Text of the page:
The North American Numbering Plan (NANP), which is the numbering plan used in the United States, Canada, Puerto Rico and certain other locations, can sometimes present unusual limitations on phone number moves, adds or changes, and on certain operations of your telephony network. In this article, we provide a quick overview of these to help you ensure compliance when it comes to caller ID configurations, number portability, and more.
By the late 1930s, many disparate telephone companies offering localized services throughout the United States had developed their own local numbering plans, making the interconnection of telephone networks difficult to achieve. The NANP, devised in the 1940s by AT&T, was the proposed solution to unify the PSTN in the country.
The NANP is administered by the North American Numbering Plan Administrator, a service which is overseen by the Federal Communications Commission (FCC) in the United States, as well as by counterpart organizations in each participating country, forming regulatory authorities that have complete control over local numbering resources.
An NANP number is a ten-digit number that has the following format:
For example, 450-555-1234 is an NANP number. Each component of the number has a specific meaning.
- AAA –Numbering Plan Area Code or NPA Code. This number designates a particular geographical area, known as a Numbering Plan Area (NPA).
- EEE –Exchange Code, or the Central Office code. Within an NPA, there are multiple Central Offices (COs) serving local subscribers, and their local loops are physically connected to the local CO of the telecom provider
- LLLL – Line number or subscriber number. This identifies the specific subscriber on the particular CO.
These portions of an NANP number have remained the same in structure over the past seven decades, but have some additional restrictions and rules that define them. For more detailed information about the NANP, take a look at the site of the NANP Administrator.
There are some features of the NANP that affect how telephony technicians implement services. In the past, it was logical that the hierarchical numbering system described above would correspond directly with the physical infrastructure of the PSTN. However, over the years, in order to accommodate things like number portability between providers and moving a subscriber from one physical location to another, the correspondence between local COs and the NPA codes are no longer intact.
Restrictions to keep in mind
The hierarchical nature of the NANP and the fixed lengths of the area, exchange, and subscriber codes have contributed to making it a somewhat inflexible arrangement compared with some more versatile numbering plans elsewhere in the world, and especially in Europe. Multiple geographical, regulatory, and market-defined areas continue to be modified in an attempt to alleviate many of the limitations presented by the system. The borders of these areas are rarely the same, and this can result in some interesting and sometimes unusual restrictions that telephony network administrators should be aware of.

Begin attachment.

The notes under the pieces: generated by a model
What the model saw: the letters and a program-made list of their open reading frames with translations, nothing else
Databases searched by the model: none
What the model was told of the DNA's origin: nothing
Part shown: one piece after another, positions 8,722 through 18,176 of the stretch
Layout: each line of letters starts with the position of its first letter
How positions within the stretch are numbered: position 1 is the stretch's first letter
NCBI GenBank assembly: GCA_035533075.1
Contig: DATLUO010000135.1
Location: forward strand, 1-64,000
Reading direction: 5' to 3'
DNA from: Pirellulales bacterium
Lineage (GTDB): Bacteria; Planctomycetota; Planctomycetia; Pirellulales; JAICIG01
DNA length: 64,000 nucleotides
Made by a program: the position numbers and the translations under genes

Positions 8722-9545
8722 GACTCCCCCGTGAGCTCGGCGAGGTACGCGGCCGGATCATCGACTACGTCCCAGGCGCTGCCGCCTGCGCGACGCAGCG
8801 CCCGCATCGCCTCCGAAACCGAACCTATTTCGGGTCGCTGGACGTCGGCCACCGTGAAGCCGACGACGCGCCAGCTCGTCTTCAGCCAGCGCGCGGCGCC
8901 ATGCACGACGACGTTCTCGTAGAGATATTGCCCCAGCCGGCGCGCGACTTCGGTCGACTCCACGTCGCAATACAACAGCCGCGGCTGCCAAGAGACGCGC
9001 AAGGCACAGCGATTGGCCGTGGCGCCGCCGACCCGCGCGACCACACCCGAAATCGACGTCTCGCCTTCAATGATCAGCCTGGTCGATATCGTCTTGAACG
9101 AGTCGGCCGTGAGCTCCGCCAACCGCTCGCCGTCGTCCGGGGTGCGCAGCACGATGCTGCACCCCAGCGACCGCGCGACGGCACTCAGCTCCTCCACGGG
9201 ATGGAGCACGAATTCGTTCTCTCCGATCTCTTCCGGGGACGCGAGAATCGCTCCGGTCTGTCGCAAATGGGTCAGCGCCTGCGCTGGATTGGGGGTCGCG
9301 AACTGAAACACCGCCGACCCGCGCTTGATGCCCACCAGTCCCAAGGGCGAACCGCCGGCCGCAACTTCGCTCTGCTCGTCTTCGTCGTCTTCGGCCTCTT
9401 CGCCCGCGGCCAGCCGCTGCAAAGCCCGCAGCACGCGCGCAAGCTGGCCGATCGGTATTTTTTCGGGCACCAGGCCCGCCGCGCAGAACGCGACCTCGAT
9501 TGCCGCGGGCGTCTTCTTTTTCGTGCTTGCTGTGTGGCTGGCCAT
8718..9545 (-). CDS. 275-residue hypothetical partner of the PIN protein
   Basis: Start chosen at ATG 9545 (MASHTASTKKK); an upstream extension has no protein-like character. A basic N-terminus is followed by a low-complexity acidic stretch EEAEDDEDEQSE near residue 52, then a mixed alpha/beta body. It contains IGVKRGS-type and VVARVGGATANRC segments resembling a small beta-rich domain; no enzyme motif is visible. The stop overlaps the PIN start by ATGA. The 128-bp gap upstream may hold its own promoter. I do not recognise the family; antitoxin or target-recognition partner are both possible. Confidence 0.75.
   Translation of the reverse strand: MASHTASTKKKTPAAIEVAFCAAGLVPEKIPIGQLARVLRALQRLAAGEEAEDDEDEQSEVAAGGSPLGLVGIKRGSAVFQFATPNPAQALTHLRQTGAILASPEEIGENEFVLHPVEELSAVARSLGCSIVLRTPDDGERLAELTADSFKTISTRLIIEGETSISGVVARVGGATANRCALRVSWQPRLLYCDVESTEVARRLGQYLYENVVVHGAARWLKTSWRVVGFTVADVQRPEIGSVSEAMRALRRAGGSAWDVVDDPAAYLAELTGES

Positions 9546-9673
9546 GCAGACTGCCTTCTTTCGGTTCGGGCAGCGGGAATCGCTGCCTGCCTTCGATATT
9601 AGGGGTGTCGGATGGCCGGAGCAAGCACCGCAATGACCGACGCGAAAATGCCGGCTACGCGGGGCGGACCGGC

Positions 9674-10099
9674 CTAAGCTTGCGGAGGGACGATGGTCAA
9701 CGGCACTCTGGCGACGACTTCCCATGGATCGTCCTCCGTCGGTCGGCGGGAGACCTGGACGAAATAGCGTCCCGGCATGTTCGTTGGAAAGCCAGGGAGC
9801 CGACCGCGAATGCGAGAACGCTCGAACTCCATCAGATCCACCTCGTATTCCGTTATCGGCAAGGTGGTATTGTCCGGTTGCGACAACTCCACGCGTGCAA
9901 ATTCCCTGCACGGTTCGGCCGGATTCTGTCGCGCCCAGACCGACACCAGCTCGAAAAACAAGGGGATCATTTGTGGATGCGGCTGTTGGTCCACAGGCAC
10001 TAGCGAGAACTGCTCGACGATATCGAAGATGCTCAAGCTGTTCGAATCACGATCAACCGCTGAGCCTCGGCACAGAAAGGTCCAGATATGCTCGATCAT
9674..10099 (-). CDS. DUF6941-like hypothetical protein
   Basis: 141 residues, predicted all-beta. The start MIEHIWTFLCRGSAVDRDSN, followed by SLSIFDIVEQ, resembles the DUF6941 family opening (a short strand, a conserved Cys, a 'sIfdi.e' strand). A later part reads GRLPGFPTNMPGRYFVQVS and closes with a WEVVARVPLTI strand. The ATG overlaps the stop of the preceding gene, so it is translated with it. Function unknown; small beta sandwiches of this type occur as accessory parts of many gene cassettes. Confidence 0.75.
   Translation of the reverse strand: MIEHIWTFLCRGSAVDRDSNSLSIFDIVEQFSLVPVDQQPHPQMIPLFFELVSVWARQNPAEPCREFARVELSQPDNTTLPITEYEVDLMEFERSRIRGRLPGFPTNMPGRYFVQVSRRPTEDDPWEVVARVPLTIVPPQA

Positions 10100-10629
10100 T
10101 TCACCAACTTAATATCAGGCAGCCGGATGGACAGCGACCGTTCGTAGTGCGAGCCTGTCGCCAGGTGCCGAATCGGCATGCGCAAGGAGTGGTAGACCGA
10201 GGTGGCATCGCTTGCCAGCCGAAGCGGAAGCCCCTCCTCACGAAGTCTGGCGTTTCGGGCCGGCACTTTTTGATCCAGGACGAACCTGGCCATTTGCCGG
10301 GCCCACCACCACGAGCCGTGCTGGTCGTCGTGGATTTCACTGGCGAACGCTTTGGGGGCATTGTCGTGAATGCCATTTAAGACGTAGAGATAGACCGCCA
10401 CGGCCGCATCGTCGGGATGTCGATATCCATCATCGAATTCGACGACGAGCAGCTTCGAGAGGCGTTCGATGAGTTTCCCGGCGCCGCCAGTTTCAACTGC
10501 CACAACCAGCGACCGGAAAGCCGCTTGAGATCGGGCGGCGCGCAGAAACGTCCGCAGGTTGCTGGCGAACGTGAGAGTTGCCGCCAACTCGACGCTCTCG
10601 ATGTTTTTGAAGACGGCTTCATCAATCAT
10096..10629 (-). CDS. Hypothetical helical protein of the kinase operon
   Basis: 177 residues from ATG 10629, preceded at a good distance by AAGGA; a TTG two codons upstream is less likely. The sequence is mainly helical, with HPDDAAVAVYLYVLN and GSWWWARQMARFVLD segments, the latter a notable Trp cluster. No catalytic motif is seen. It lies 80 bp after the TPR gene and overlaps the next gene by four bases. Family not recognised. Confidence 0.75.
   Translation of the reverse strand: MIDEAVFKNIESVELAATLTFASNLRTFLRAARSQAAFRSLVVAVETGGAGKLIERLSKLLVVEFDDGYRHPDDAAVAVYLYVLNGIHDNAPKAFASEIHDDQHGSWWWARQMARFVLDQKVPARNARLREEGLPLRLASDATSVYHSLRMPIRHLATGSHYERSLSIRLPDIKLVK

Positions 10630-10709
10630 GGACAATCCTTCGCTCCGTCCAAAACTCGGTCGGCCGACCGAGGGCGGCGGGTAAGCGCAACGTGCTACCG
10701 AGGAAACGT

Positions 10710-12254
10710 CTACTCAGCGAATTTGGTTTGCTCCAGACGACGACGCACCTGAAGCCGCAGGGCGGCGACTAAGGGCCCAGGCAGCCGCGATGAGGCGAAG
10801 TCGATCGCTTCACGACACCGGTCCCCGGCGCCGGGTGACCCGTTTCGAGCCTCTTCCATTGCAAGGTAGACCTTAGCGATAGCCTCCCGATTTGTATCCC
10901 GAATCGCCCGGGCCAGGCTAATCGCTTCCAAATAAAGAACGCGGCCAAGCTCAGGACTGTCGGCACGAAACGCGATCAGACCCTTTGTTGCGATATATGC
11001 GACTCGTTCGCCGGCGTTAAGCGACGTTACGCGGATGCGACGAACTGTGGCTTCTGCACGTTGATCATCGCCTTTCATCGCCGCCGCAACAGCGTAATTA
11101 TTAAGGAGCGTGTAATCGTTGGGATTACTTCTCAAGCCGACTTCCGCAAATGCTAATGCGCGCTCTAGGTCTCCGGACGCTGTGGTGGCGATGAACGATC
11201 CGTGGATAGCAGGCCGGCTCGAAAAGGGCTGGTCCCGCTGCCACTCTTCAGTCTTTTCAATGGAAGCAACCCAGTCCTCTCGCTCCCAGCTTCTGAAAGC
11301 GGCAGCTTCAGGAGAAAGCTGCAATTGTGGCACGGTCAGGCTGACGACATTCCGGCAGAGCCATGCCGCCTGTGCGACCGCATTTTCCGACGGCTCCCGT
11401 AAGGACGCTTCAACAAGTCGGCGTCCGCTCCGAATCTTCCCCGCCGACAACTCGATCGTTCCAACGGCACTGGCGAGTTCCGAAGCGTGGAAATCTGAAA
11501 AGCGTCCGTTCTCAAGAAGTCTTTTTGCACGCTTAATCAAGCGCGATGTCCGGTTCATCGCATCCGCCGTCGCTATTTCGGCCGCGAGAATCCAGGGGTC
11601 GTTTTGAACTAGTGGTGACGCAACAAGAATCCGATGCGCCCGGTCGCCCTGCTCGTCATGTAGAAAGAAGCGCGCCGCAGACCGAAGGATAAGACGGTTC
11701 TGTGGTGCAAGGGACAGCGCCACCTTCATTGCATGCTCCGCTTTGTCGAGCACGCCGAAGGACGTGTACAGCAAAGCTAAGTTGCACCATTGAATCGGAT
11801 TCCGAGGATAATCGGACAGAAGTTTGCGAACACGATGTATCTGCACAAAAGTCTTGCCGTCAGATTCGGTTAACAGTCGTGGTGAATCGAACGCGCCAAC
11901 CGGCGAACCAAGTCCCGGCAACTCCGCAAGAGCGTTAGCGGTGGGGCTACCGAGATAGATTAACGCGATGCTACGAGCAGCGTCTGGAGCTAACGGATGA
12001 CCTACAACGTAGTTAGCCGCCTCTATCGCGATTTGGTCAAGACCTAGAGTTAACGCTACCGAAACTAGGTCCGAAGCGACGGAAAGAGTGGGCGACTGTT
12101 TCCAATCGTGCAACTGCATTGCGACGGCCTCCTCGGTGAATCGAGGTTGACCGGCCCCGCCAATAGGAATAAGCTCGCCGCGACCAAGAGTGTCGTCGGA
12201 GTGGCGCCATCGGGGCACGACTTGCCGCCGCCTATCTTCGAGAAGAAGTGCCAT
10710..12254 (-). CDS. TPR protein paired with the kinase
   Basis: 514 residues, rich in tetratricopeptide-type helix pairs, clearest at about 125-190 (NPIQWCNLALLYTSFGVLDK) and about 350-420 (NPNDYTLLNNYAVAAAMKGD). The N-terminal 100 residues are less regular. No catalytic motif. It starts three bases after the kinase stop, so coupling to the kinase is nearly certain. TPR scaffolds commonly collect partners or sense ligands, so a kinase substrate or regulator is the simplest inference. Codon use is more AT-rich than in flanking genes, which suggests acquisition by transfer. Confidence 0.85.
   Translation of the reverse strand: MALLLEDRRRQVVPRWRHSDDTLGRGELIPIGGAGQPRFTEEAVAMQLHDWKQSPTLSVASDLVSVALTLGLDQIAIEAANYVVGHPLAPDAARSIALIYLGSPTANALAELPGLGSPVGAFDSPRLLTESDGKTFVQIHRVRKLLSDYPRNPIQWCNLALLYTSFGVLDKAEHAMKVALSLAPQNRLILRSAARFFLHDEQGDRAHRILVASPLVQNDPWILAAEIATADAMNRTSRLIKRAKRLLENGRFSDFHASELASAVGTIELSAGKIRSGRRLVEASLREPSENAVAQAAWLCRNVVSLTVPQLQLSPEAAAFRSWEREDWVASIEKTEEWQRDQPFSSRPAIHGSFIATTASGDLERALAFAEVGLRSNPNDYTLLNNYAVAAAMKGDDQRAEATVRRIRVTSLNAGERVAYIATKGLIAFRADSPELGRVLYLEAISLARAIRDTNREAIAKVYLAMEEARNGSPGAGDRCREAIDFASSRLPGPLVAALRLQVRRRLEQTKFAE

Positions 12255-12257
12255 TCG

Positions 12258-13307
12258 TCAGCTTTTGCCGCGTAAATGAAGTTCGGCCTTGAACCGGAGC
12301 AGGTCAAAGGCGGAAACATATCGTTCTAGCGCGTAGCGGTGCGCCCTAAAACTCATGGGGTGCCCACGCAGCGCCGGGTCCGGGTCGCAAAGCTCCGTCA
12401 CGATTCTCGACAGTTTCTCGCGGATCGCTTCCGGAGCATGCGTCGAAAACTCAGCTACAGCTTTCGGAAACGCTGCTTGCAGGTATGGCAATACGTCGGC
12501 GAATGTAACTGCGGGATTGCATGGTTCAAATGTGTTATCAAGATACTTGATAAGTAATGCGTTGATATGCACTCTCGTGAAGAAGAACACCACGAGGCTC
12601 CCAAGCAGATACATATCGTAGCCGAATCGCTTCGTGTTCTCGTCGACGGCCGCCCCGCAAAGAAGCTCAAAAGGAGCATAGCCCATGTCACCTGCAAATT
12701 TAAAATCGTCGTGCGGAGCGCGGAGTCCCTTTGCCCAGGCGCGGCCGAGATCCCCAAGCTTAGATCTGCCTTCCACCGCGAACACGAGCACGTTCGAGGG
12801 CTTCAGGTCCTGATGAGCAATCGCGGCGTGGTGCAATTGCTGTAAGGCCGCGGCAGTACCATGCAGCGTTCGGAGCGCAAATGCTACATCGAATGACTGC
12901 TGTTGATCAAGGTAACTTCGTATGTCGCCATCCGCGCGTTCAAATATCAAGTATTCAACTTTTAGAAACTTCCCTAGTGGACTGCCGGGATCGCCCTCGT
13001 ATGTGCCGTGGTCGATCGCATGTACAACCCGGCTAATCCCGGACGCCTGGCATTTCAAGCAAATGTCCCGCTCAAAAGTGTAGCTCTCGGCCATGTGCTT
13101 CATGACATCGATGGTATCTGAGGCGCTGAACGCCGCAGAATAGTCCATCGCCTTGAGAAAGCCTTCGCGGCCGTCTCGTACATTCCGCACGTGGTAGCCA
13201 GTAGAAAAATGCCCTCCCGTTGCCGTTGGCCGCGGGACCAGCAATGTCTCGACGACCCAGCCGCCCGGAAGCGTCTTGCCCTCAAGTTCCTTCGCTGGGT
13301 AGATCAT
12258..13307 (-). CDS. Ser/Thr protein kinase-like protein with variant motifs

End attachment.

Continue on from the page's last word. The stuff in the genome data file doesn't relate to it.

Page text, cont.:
Number portability limitations – If your business is moving from one location to another, you may not be able to take your number with you. Numbers can only be moved if they’re within the same rate center. There have been cases where businesses have moved just over the border of a rate center and are unable to have their numbers move with them, whereas if they were on the other side of the street, they would have no problem. VoIP services can resolve this problem, especially in multi-site deployments, where numbers that terminate at one location can be “sent” over the WAN to be terminated on the telephony devices at other physical locations, even outside of the local rate center. Although this is possible, it would be in violation of laws governing how communication with emergency services (911) are to be deployed within an enterprise telephone network. Before moving, consult your telco and make sure you will be able to take your telephone numbers with you to your new location.
Caller ID restrictions – To a certain extent, telcos will allow enterprises to modify the caller ID that is being sent out with their calls to PSTN destinations. For example, all internal devices of a business calling external numbers can all appear to have the same caller ID, which is usually configured as the main number of the business. This way, anyone who sees a missed call will respond by calling that main number rather than the specific number of the caller. This works great for some businesses that desire this; however, there are restrictions concerning what caller ID is allowed. Of course, you should be disallowed from using a caller ID that doesn’t belong to you. But you are also prohibited from using numbers that may belong to you but that are in a different rate center, such as numbers from a branch office. The problem is that too often, telcos don’t have mechanisms in place that will check all of these restrictions and may end up allowing you to implement something that is actually unlawful. Make sure that you are complying with all the telco rules as well as local laws in this aspect, because the telco is not always in a position to enforce these restrictions.
At its current rate of expansion, the NANP is said to be viable in its present format beyond the year 2049. Even so, the intricacies involved in the regulatory and geographical segregations of the system introduce issues that telecom professionals need to be aware of. By keeping them in mind, you are more prepared to deal with them when they come your way.
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